Leader: Dr Ian McNiven
Clayton Second semester 2006 (Day)
Synopsis: The subject critically examines the range of techniques and theoretical frameworks used by archaeologists to understand Australia's 50,000-year plus Indigenous history. The focus will be archaeological sites and debates associated with the interpretation of excavated cultural materials. Issues covered include the origins of the first Australians, processes of continental colonisation, responses to environmental change and sea level change, human environmental impacts, broad-scale social changes; and responses to Europeans on the colonial frontier. Students will also examine long-term changes in the development of trading networks, art, social organisation and burial practices.
Objectives: The overarching aims are to provide students with a broad understanding of how archaeologists have constructed a long-term picture of Australia's Indigenous past. On successful completion of this subject, students will be able to: 1. Appreciate the broad range of techniques used by archaeologists to infer behaviour from Aboriginal and Torres Strait Islander cultural sites and material culture. 2. Develop advanced skills in critically evaluating major debates and contentious theoretical issues in Australian Indigenous archaeology. 3. Understand key cultural changes over the past 50,000 years of Australian's Indigenous past. 4. Appreciate the diversity of Indigenous Australians who in different parts of the continent developed different cultures and lifeways. 5. Appreciate debates concerning the origins of Aboriginal peoples and Torres Strait Islanders from an archaeological perspective.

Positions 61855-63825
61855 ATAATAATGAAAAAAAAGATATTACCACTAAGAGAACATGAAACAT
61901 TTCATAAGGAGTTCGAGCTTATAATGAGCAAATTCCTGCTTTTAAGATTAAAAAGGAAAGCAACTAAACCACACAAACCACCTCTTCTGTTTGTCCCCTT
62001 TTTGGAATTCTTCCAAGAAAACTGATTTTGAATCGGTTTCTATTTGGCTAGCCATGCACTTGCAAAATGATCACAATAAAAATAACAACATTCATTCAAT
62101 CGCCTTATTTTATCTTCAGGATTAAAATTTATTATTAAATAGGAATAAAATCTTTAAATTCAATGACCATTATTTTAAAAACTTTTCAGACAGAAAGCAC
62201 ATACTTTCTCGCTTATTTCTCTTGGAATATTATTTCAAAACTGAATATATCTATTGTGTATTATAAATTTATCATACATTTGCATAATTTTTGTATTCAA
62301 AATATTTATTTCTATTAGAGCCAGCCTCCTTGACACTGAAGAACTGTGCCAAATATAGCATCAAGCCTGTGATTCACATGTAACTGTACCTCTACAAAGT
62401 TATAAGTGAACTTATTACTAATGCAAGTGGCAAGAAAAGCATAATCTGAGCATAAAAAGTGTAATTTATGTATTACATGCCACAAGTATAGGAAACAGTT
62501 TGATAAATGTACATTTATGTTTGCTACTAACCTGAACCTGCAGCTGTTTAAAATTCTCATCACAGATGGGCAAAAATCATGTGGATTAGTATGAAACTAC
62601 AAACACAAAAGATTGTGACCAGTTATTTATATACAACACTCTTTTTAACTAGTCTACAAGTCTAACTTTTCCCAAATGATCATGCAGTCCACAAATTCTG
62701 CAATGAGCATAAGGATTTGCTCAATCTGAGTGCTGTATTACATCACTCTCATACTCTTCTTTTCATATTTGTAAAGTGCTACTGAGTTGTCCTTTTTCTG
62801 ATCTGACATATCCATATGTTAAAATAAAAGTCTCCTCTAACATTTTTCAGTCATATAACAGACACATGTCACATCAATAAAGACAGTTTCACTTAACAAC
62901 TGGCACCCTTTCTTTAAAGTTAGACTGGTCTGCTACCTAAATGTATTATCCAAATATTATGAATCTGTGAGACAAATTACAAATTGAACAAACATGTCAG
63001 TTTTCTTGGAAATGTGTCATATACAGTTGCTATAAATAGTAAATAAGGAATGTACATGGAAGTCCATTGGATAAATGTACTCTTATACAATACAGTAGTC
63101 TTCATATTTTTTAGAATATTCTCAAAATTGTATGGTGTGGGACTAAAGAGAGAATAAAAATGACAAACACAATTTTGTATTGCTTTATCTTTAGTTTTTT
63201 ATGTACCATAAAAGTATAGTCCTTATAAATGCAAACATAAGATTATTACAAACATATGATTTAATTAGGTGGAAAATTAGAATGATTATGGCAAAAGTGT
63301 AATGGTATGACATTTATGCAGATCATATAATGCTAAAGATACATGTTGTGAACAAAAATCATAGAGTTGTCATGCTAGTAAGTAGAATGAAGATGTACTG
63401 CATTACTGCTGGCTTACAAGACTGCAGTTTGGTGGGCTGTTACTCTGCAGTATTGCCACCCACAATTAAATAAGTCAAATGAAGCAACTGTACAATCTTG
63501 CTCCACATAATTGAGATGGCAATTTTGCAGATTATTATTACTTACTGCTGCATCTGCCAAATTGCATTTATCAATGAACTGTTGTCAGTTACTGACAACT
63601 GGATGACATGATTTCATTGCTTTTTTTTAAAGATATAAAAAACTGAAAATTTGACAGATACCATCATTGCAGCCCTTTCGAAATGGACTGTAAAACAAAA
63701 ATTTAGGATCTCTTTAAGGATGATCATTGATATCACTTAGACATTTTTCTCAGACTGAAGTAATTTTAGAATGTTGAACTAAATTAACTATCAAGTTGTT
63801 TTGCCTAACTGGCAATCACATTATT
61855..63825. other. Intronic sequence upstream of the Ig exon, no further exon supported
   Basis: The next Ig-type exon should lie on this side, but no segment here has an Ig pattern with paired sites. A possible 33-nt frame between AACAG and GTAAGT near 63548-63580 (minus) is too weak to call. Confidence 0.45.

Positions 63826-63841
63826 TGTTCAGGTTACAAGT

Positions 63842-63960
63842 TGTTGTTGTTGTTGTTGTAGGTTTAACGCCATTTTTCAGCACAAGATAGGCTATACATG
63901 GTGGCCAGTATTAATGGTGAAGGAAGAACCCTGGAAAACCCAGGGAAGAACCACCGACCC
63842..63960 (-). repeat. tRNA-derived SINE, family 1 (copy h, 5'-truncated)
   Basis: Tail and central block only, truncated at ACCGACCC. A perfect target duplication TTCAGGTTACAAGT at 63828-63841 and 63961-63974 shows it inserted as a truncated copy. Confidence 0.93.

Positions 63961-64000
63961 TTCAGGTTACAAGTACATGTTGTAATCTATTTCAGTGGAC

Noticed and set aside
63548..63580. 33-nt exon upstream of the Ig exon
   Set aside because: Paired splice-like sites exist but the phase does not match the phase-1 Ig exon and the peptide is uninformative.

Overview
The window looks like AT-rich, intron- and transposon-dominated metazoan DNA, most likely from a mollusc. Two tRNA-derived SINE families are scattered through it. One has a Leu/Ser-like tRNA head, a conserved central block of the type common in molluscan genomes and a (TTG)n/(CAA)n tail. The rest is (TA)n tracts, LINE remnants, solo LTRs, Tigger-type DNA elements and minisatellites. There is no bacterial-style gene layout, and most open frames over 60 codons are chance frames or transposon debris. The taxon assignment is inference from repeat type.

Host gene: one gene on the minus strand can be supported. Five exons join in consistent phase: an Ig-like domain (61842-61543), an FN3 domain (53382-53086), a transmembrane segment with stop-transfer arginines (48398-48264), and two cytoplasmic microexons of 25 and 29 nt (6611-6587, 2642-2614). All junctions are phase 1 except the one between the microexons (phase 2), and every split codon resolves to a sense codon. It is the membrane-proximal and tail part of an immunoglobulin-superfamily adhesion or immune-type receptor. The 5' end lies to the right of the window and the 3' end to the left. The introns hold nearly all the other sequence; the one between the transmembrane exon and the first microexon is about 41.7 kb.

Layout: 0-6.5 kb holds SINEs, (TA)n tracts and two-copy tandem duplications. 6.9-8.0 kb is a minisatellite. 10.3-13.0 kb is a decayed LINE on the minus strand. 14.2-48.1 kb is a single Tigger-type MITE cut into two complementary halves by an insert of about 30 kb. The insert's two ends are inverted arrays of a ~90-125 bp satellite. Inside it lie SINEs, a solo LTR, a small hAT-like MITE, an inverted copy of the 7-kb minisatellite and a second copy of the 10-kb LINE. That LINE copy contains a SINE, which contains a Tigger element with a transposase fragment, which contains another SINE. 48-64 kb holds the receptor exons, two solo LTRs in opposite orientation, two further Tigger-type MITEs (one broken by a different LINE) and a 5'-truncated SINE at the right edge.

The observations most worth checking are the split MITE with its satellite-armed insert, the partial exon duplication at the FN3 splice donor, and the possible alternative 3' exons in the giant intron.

Assessment: Oral presentation (500 words): 10% + Short paper related to seminar presentation (1000 words): 20% + Essay (3000 words): 60% + Tutorial participation: 10%
Contact Hours: 3 hours (2 x 1 hour lectures and 1 x 1 hour tutorial) per week